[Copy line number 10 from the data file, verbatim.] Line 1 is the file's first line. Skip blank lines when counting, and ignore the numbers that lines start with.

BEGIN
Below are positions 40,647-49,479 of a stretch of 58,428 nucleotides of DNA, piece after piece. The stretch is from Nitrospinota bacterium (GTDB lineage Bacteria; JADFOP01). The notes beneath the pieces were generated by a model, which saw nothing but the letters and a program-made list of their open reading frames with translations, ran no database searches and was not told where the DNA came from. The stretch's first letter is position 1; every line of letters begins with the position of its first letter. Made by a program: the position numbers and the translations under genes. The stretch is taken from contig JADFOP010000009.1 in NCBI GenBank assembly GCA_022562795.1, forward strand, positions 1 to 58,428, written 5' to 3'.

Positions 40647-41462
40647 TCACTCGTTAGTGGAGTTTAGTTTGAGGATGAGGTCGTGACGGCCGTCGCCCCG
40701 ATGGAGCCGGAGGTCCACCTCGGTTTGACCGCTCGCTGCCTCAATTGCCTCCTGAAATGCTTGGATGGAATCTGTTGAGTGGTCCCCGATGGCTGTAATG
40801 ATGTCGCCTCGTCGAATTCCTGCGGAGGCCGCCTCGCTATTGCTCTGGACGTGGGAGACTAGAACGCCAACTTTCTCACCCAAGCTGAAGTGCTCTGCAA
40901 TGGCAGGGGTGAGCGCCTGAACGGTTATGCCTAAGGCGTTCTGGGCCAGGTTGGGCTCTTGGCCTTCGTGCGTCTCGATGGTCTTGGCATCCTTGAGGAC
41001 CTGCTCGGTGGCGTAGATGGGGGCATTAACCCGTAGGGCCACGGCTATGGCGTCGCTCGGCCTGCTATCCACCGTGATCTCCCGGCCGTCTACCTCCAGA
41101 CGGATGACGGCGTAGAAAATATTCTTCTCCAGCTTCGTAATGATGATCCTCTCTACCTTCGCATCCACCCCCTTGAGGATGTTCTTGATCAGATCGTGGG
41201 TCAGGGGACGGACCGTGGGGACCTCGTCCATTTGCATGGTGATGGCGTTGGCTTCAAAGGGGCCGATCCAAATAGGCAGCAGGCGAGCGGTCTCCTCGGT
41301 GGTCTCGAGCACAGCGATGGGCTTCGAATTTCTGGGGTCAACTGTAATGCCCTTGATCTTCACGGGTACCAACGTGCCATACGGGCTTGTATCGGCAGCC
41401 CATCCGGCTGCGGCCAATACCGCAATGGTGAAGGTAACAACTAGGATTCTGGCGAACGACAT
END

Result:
41301 GGTCTCGAGCACAGCGATGGGCTTCGAATTTCTGGGGTCAACTGTAATGCCCTTGATCTTCACGGGTACCAACGTGCCATACGGGCTTGTATCGGCAGCC